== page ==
Exterior solitude creates the propitious atmosphere for a more perfect solitude to be developed, the interior solitude.
- What is this interior solitude?
- It is a spiritual process through which memory, intellect and will progressively die to every interest and complacence for things. God begins, instead, to be felt as the only one who can satisfy the deep realms of the spirit. It is only when the Carthusian discovers, bathed in admiration, that only God satisfies him that he begins to really be a true contemplative. Feeling that only God can satisfy him produces such a feeling of interior freedom and joy that it is difficult to express it in words.
- It seems to me that you are speaking about your own experience.
- I wish I was!
- Is this contemplative experience something typical of the Charterhouse and restricted to it?
- It is a spiritual process that we find already described in the spirituality of the Fathers of the Desert, such as Evagrio and, in general, in the Christian mystics of all ages.
- How do you Carthusians resume it?
- I think that this whole process could be summed up in a word that was well beloved by Saint Bruno and by the first Carthusians: "quies", that is to say, stillness or spiritual peacefulness.
- If I have understood you correctly, you mean that all this Carthusian atmosphere leads to…
- The ambiance of solitude, the absence of any disturbing noise and of worldly desires and images, the quiet and calm attention of the mind to God, helped by prayer and leisurely reading, flow into that "quies" or "rest" of the soul in God. A simple and joyful rest, full of God, that leads the monk to feel, in some way, the beauty of eternal life.
- Which degree of contemplation would this be?
- Let's say that "quies" or "quietude" is the coveted goal of Carthusians. source pdfExternal link  |  The Joy of being a Carthusian External link

Carthusian Statutes

Scripture and Tradition
Silence and solitude




The Will of God: Fiat

Quies/Fiat - spiritual virginity

Quies - means to an end - obedience/Fiat


Journey of purification up to full configuration with Christ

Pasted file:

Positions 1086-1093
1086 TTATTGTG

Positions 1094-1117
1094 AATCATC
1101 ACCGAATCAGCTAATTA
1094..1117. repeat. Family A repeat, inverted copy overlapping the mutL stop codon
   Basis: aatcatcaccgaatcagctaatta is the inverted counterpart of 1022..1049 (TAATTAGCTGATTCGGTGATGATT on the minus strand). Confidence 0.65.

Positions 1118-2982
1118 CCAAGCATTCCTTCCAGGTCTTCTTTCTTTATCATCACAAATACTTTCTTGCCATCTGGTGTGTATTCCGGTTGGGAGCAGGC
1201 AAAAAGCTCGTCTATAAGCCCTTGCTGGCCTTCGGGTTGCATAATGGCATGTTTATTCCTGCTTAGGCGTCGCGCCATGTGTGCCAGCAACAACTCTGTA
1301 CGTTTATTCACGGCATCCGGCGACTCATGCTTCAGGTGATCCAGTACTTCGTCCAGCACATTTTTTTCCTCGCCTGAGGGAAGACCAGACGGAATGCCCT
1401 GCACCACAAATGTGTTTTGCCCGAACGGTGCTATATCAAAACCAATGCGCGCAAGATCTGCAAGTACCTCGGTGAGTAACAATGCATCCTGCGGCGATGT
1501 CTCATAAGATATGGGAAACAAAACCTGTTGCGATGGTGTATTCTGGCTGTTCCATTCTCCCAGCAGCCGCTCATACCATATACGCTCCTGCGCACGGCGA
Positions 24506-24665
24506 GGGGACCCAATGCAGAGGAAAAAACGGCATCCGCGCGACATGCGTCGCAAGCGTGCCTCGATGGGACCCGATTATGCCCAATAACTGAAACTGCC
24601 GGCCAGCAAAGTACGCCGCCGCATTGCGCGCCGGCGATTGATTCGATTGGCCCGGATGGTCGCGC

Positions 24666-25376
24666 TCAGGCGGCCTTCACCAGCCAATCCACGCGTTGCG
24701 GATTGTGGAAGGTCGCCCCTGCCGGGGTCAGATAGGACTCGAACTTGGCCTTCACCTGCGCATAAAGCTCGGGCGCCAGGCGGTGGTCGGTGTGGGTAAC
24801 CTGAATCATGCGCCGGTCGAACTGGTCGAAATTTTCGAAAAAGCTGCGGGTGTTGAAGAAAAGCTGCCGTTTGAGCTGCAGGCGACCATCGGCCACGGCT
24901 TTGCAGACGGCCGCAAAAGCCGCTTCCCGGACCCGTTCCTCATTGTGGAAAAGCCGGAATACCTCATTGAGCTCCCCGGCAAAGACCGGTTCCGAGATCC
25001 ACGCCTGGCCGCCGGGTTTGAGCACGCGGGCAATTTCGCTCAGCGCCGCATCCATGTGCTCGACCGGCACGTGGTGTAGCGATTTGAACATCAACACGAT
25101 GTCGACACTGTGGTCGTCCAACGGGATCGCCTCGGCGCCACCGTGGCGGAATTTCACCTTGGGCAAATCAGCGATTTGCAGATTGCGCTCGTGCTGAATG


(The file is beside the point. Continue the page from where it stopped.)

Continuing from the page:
Acquisition of the Holy Spirit




The goal : Contemplation

« ...Discover the immensity (breadth) of love. »   Statutes 35.1 External link

The only goal of the Carthusian way is CONTEMPLATION, by the power of the Spirit, living as unceasingly as possible in the light of the love of God for us, made manifest in Christ.
This implies a purity of heart, or charity : « Blessed are the pure in heart, for they shall see God. » (Mt 5:8)
Monastic tradition also calls this goal pure and continuous prayer.

The fruits of contemplation are : liberty, peace, and joy. O Bonitas ! O Goodness, was the cry which issued from the heart of St. Bruno. But the unification of the heart and the entrance into the contemplative rest (Quies) assume a long journey, which our Statutes describe as such :

«Whoever perseveres without defiance in the cell and lets himself be taught by it tends to make his entire existence a single and continual prayer. But he may not enter into this rest without going through the test of a difficult battle. It is the austerities to which he applies himself as someone close to the Cross, or the visits of God, coming to test him like gold in the fire. Thus purified by patience, fed and strengthened by studied meditation of Scripture, introduced by the grace of the Holy Spirit in the recesses of his heart, he will thus be able to, not only serve God, but adhere to him.» Statutes 3.2 External

All monastic life thus consists of this journey towards the heart and all the meaning of our life is oriented towards this end. It helps the monk unite his life to charity, introducing it to the depths of his heart.

Truthfully, it is not this end which distinguishes us from other contemplative monks (Trappist, Benedictines, etc.), but the borrowed path, of which the essential characteristics are :
The carthusian way http://www.quies.org/external_link.png
What is Quies ?
The Quies SBPCLC 5 steps commitment to the 11 guidelines